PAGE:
Funds raised across 136 initial public offerings (IPOs) in Southeast Asia in roughly the first 11 months of 2022 were 52% lower at $6.3 billion compared with a record $13.3 billion raised from 152 IPOs in the whole of 2021, according to data from accounting and advisory services firm Deloitte.
Deloitte analysts pointed out that the pandemic had spurred a flood of new retail investors into the stock market, resulting in a boom in the IPO market globally in 2021, with the US and UK reporting record fundraisings through IPOs.
The trend for 2022 indicates that there were a higher number of smaller listings this year, with most of these companies having to take the public route to raise funds amid the challenging market environment, the analysts wrote in a note.
“Prior to the COVID-19 pandemic, the IPO activity moved in tandem with the economy and GDP growth. However, the inverse has happened in the last two years. Just as the world is winning the fight against the pandemic, the reopening of the world economies and borders have fuelled a rise in global inflation from 4.7% in 2021 to 8.8% in 2022, and consequently led to an increase in federal interest rate of almost 4% over the course of the year in a bid to tame the surging inflation,” said Tay Hwee Ling, Deloitte Southeast Asia’s advisory leader with the disruptive events team.
She noted that the Southeast Asia IPO market has “held up considerably well”, despite the macroeconomic headwinds.
However, the year also saw two blockbuster IPOs — PT GoTo Gojek Tokopedia in Indonesia and Thai Life Insurance in Thailand.
One of Indonesia’s largest tech companies, GoTo raised $1.1 billion from its public listing in April.
PT GoTo Gojek Tokopedia Tbk was formed by last year’s merger of ride hailing-to-payments company Gojek and e-commerce player Tokopedia. Both businesses serve millions of small and mid-sized firms across the archipelago.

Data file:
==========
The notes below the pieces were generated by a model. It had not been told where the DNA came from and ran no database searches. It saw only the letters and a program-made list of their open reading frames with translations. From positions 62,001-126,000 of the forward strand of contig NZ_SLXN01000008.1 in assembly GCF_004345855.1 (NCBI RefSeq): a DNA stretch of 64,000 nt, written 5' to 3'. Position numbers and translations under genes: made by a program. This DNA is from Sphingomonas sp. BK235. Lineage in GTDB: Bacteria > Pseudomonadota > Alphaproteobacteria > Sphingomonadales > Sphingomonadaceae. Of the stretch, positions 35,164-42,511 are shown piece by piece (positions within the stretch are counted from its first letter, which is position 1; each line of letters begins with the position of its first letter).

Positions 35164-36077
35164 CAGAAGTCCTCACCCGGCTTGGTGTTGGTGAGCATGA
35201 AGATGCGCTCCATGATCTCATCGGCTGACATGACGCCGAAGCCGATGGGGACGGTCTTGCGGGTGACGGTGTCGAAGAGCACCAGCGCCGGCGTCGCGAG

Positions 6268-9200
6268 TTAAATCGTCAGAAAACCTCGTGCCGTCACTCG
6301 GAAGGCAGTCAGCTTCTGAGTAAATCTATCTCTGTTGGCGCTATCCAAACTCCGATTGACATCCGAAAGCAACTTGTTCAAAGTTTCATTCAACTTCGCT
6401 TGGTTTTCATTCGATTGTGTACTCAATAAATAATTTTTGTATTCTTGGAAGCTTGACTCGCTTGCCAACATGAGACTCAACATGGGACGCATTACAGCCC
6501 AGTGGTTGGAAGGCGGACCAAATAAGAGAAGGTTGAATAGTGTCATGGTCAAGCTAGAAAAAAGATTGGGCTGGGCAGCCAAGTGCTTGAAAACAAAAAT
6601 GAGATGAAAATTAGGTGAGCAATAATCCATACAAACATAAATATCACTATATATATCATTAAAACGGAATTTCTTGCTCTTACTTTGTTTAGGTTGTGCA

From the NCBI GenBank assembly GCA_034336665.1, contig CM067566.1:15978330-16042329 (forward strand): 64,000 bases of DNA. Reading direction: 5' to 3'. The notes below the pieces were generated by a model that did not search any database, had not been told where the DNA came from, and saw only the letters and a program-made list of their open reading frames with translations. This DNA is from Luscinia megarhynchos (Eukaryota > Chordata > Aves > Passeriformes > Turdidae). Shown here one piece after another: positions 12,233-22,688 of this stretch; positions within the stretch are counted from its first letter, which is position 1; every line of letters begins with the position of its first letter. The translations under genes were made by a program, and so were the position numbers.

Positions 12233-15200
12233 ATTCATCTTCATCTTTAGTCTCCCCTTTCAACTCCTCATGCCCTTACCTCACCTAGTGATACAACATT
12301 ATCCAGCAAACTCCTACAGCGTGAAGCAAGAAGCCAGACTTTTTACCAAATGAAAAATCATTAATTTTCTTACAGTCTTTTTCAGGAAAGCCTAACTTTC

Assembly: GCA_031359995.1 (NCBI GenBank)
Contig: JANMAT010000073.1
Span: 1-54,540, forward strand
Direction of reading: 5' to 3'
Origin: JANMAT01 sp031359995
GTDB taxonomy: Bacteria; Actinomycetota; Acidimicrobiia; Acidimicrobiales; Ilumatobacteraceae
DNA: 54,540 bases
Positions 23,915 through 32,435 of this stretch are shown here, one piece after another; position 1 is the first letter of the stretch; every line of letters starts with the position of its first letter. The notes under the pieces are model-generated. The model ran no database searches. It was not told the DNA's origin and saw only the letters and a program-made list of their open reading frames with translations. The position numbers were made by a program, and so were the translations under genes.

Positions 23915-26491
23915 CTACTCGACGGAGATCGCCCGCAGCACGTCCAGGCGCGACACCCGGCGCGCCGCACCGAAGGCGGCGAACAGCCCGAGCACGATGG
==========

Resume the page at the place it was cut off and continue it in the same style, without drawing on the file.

Over in Thailand, Thai Life went public in July with 2.3 billion shares being sold at 16 baht a piece. The company raised over 34.4 billion baht, with around half of it coming from investors who had bought their stakes before the company went public, according to regulatory filings.
Other key IPOs in the region included Malaysian dairy producer Farm Fresh, which raised around RM 1 billion from its listing in March.
This has been a year of recovery for Bursa Malaysia as the “IPO market has recovered from the pandemic and performed better than pre-pandemic [times] due to investors’ demand for good fundamental companies”, Wong Kar Choon, country leader with Deloitte Malaysia’s disruptive events advisory team, said.
Elsewhere, Singapore had nine listings till Nov 11, with three key ones being the listing of Vertex Technology, Pegasus Asia, and Novo Tellus via SPACs (Special Purpose Acquisition Company).
Meanwhile, Vietnam has had six IPOs raising $65.05 million so far this year, with the top performers being industrial products operator Ton Dong A, which raised $26.89 billion; consumer business company Nova Consumer Group, which raised $21 billion; and financial services player Green Plus Joint Stock Corp, which raised $6.72 billion.
“Companies and investors are more cautious in the second half of  due to uncertainties in the global and local market,” observed Bui Van Trinh, a partner with the disruptive events advisory team at Deloitte Vietnam.
Going forward, the analysts stressed that they are “cautiously optimistic” of how listings would pan out for the rest of this year and into 2023.
This is even as more companies, especially those in the tech space, are seemingly choosing to stay private and raise funds from venture capitalists and private equity firms.
“Whether a company decides to go public or continue operating privately really depends on their ability to raise funds from investors. Some may continue to operate privately but others may feel it is easier get to more funds from a larger pool when they go public,” responded Tay.
Some of the bigger IPOs they are expecting next year are of e-wallet service provider LinkAja and logitech unicorn J&T Express, likely on the Indonesian Stock Exchange.